James H. Moore, Appellant, v. Milton A. Buck, Assistant Prosecutor of Essex County Superior Court at New Jersey, 443 F.2d 25 (3d Cir. 1971)Annotate this Case
Decided May 12, 1971
James H. Moore, pro se.
Milton A. Buck, Essex County Prosecutor, Newark, N. J. (Joseph P. Lordi, Essex County Prosecutor, Joseph A. Fusco, Asst. Prosecutor, Newark, N. J., on the brief), for appellee.
Before KALODNER, VAN DUSEN and ALDISERT, Circuit Judges.
OPINION OF THE COURT
This appeal from an order dismissing a complaint under the Civil Rights Act, 42 U.S.C. § 1983, against an assistant state prosecutor presents the question of official immunity. A public prosecutor is immune from liability under the Act except where the alleged wrongful conduct is "clearly outside their jurisdiction," Bauers v. Heisel, 361 F.2d 581, 590 (3 Cir. 1966), cert. denied 386 U.S. 1021, 87 S. Ct. 1367, 18 L. Ed. 2d 457 (1967).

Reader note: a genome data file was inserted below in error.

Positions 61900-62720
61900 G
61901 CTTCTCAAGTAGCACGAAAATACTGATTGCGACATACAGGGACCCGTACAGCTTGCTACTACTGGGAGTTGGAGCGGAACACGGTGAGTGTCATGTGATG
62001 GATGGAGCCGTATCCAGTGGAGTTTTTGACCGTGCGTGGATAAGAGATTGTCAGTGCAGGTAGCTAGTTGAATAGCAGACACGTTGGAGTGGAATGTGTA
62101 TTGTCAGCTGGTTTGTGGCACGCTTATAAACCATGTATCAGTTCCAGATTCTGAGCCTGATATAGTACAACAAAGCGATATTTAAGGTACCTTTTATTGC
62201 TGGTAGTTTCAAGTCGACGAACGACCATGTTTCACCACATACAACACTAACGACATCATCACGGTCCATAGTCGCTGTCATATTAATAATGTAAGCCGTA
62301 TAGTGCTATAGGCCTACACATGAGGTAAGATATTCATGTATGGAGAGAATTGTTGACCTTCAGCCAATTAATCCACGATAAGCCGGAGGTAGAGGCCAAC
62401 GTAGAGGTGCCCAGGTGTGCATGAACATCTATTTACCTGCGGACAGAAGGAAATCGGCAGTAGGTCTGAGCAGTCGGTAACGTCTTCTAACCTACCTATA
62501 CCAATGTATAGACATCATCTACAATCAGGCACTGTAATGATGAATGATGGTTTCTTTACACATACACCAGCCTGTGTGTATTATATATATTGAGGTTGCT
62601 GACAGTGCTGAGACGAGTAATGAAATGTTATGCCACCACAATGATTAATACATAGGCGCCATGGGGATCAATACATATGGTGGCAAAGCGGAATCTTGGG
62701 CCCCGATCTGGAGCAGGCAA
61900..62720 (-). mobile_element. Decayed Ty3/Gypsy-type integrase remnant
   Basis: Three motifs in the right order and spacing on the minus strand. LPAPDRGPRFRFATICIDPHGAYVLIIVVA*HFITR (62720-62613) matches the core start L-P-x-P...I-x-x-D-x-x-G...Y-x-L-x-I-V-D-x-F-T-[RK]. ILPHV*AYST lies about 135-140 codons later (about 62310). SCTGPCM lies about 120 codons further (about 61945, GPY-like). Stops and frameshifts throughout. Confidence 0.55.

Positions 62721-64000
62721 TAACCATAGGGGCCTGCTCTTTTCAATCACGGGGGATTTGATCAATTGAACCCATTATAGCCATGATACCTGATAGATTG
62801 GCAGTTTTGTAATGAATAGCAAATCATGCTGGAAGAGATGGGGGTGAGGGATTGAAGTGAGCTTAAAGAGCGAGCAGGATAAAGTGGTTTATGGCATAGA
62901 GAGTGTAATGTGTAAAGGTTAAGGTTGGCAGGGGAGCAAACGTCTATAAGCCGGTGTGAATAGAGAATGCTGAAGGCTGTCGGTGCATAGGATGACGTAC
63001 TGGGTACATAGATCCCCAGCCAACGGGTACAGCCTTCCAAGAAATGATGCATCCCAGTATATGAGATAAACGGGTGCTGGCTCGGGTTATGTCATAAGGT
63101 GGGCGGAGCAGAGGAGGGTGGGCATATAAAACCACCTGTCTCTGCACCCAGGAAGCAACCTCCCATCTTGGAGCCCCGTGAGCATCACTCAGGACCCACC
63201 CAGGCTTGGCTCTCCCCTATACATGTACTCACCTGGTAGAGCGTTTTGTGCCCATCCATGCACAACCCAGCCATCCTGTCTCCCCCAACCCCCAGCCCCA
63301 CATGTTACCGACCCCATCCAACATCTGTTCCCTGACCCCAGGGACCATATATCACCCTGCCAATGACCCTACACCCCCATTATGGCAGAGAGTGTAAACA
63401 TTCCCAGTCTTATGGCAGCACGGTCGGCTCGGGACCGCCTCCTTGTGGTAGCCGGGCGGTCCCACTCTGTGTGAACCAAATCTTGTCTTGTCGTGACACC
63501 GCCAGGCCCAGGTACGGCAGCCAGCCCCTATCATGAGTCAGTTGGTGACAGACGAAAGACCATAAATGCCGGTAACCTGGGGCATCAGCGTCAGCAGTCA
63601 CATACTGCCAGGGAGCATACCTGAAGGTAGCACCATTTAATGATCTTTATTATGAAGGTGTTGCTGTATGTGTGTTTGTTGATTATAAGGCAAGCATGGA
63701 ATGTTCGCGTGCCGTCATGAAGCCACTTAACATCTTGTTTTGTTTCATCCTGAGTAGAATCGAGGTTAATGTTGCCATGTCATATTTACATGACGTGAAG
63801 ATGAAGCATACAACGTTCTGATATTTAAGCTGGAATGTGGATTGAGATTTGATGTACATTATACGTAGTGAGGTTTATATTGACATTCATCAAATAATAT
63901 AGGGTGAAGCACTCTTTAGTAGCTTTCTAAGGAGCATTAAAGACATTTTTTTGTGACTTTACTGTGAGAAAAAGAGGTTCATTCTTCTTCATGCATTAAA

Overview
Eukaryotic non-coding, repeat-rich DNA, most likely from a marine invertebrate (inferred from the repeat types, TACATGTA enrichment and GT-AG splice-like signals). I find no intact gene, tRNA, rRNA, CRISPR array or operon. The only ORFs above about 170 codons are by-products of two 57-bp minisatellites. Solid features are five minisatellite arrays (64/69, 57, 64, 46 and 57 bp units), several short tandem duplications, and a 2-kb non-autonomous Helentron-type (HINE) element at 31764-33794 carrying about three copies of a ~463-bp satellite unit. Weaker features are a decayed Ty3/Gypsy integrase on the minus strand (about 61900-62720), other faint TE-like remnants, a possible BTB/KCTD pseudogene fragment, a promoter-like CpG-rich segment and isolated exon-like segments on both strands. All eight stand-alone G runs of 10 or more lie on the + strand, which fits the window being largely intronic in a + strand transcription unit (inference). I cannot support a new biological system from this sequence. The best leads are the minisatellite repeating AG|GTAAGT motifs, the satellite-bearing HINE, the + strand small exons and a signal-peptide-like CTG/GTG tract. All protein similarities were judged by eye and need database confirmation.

A generous reading of appellant's pro se pleading, couched largely in conclusory language,1 suggests that appellant presses a deprivation of the Sixth Amendment right to speedy trial because his prosecution was delayed beyond the statutory 180-day period provided in the Interstate Agreement on Detainers, N.J.Stat.Anno. 2A:159A-3, and a deprivation of due process based on an improper detainer lodged by the State of New Jersey with New York authorities at a time when appellant, although there in custody, had not "entered upon a term of imprisonment" as provided in the Interstate Agreement. But there was no allegation that the role of appellee was not limited to processing the detainer and prosecuting the appellant. Accordingly, we find that the prosecutor's conduct was not beyond the scope of his jurisdiction so as to divest the cloak of official immunity. Bauers v. Heisel, supra; Kauffman v. Moss, 420 F.2d 1270 (3 Cir. 1970).
The caption of these proceedings will be amended to delete "United States of America ex rel." and the judgment of the district court will be affirmed.
Negrich v. Hohn, 379 F.2d 213, 215 (3 Cir. 1966), requiring a Civil Rights Act complaint to state facts in support of its conclusion, holds that a complaint is insufficient when averments "are broad and conclusory." See also Fletcher v. Hook, 446 F.2d 14 (3 Cir. 1971)